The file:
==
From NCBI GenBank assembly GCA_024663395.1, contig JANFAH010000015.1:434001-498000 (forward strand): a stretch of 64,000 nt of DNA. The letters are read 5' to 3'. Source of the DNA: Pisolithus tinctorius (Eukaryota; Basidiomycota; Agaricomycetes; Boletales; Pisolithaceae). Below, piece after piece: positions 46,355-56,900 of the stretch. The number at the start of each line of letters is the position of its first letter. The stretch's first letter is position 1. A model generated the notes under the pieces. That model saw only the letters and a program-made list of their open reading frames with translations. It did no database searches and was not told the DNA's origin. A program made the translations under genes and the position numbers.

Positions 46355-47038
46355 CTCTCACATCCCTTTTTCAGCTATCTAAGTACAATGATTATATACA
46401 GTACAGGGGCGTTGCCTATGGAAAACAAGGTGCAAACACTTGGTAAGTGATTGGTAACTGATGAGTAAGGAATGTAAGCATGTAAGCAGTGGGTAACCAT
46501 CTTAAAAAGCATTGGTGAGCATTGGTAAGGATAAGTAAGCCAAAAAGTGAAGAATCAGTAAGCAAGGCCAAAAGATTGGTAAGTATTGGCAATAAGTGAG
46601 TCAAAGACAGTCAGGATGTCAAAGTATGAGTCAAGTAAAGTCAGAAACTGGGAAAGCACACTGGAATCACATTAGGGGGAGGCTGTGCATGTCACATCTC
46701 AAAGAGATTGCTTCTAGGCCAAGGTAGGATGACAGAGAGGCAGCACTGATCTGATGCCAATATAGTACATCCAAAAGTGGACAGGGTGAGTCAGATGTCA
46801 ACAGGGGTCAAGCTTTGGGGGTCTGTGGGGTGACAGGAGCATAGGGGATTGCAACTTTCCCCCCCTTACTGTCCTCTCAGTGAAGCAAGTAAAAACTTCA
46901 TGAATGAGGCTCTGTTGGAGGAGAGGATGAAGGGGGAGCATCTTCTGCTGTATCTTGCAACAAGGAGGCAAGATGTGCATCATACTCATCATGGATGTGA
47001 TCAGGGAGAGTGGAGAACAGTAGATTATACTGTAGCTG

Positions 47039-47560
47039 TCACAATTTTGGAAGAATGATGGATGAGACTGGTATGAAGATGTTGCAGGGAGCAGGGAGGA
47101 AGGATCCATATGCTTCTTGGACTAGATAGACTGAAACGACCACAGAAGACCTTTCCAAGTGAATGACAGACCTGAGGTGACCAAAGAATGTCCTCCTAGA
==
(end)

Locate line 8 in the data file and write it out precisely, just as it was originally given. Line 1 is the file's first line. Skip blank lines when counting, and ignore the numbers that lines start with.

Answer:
46801 ACAGGGGTCAAGCTTTGGGGGTCTGTGGGGTGACAGGAGCATAGGGGATTGCAACTTTCCCCCCCTTACTGTCCTCTCAGTGAAGCAAGTAAAAACTTCA